• Persistent storage using FlexVolume
  • Persistent storage using GCE Persistent Disk
  • Persistent storage using hostPath
  • Persistent Storage using iSCSI
  • Persistent storage using local volumes
  • Persistent storage using NFS
  • Persistent storage using Red Hat OpenShift Container Storage
  • Persistent storage using VMware vSphere
  • Configuring CSI volumes
  • CSI inline ephemeral volumes
  • CSI volume snapshots
  • CSI volume cloning
  • CSI automatic migration
  • AWS Elastic Block Store CSI Driver Operator
  • Azure Disk CSI Driver Operator
  • GCP PD CSI Driver Operator
  • OpenStack Cinder CSI Driver Operator
  • OpenStack Manila CSI Driver Operator
  • Red Hat Virtualization CSI Driver Operator
  • VMware vSphere CSI Driver Operator
  • Expanding persistent volumes
  • Dynamic provisioning
  • Registry overview
  • Image Registry Operator in OpenShift Container Platform
  • Configuring the registry for AWS user-provisioned infrastructure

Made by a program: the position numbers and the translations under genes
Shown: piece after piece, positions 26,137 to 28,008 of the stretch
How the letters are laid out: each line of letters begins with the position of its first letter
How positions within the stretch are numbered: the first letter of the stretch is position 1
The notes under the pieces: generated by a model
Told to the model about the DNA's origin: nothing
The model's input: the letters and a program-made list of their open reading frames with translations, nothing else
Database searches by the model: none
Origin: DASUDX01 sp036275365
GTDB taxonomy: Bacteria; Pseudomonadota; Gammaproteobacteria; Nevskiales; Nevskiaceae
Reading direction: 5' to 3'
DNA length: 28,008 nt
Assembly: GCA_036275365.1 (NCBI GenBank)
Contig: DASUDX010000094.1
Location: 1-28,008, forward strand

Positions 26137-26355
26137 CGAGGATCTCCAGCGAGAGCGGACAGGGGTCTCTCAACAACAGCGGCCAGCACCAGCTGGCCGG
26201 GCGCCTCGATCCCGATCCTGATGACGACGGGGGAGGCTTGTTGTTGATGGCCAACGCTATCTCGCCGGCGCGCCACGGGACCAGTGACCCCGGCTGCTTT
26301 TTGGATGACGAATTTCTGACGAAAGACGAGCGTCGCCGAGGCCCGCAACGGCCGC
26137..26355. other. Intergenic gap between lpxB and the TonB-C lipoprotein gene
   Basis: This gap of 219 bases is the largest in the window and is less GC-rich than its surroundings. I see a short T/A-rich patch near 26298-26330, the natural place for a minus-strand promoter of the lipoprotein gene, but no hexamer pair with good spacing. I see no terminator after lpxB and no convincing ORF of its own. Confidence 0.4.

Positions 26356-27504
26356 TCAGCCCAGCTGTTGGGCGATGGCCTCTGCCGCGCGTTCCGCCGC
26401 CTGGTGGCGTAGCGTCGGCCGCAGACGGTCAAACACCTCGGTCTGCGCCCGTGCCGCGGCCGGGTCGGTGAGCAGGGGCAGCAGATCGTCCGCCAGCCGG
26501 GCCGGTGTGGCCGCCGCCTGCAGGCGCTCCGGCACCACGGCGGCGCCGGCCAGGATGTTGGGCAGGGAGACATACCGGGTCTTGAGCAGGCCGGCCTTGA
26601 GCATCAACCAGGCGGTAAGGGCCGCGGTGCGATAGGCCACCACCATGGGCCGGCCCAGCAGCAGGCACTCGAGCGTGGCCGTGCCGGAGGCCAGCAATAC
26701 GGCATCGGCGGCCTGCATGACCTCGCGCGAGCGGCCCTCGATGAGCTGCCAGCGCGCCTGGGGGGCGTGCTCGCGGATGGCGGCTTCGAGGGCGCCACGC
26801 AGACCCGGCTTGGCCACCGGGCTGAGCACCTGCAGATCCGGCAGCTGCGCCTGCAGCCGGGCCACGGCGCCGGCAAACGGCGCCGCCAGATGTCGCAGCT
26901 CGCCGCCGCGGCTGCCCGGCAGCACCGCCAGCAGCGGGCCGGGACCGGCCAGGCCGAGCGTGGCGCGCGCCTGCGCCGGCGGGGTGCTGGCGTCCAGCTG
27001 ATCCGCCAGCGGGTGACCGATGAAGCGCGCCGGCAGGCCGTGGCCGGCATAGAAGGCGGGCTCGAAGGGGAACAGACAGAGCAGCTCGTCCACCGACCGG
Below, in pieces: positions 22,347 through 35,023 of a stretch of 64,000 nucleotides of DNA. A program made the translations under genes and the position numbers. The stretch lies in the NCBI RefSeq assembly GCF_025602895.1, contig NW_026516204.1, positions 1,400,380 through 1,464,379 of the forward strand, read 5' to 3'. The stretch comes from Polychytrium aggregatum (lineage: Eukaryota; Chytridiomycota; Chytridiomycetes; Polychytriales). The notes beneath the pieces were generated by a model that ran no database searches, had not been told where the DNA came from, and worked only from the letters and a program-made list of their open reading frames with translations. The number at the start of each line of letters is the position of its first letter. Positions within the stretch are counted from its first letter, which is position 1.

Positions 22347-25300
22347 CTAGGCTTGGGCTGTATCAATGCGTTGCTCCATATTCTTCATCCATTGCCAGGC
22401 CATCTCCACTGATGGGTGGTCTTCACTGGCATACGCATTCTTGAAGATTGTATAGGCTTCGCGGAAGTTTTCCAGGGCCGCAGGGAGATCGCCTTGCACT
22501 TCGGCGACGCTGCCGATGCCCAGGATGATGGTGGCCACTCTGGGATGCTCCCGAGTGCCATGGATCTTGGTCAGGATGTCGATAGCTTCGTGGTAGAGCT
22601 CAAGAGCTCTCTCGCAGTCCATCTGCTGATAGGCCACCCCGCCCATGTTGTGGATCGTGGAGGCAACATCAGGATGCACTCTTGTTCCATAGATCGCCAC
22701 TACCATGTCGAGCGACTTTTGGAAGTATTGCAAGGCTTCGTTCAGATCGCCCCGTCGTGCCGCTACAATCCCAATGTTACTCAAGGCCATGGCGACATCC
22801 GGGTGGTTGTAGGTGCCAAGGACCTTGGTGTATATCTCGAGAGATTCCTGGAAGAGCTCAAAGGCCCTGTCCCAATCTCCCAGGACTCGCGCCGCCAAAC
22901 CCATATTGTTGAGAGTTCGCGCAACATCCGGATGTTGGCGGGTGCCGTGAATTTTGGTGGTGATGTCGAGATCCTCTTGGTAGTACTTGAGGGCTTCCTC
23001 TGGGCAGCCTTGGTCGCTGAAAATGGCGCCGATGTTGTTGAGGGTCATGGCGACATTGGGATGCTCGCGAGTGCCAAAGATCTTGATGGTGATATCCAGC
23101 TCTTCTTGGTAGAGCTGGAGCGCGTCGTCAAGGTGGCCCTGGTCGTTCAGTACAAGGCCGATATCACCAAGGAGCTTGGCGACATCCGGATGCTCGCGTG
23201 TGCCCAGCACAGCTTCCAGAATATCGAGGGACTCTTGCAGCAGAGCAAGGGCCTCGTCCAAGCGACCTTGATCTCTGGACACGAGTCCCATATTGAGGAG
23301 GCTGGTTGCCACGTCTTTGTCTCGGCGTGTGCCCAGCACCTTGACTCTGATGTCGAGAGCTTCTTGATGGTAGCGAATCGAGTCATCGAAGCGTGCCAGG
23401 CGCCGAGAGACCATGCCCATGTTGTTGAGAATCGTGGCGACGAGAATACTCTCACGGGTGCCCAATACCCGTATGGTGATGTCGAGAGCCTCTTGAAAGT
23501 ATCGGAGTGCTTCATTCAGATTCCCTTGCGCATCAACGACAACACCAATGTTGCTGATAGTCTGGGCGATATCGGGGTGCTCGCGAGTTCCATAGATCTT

• Configuring the registry for GCP user-provisioned infrastructure
  • Configuring the registry for OpenStack user-provisioned infrastructure
  • Configuring the registry for Azure user-provisioned infrastructure
  • Configuring the registry for OpenStack
  • Configuring the registry for bare metal
  • Configuring the registry for vSphere
  • Accessing the registry
  • Exposing the registry
  • Operators overview
  • What are Operators?
  • Packaging formats
  • Common terms
  • Concepts and resources
  • Architecture
  • Dependency resolution
  • Operator groups
  • Operator conditions
  • OperatorHub
  • Red Hat-provided Operator catalogs
  • Extending the Kubernetes API with CRDs
  • Managing resources from CRDs
  • Creating applications from installed Operators
  • Installing Operators in your namespace
  • Adding Operators to a cluster
  • Updating installed Operators
  • Deleting Operators from a cluster
  • Configuring proxy support
  • Viewing Operator status
  • Managing Operator conditions
  • Allowing non-cluster administrators to install Operators
  • Managing custom catalogs
  • Using OLM on restricted networks
  • About the Operator SDK
  • Upgrading projects for newer Operator SDK versions
  • Getting started
  • Project layout
  • Ansible support
  • Kubernetes Collection for Ansible
  • Using Ansible inside an Operator
  • Custom resource status management
  • Helm support
  • Defining cluster service versions (CSVs)
  • Working with bundle images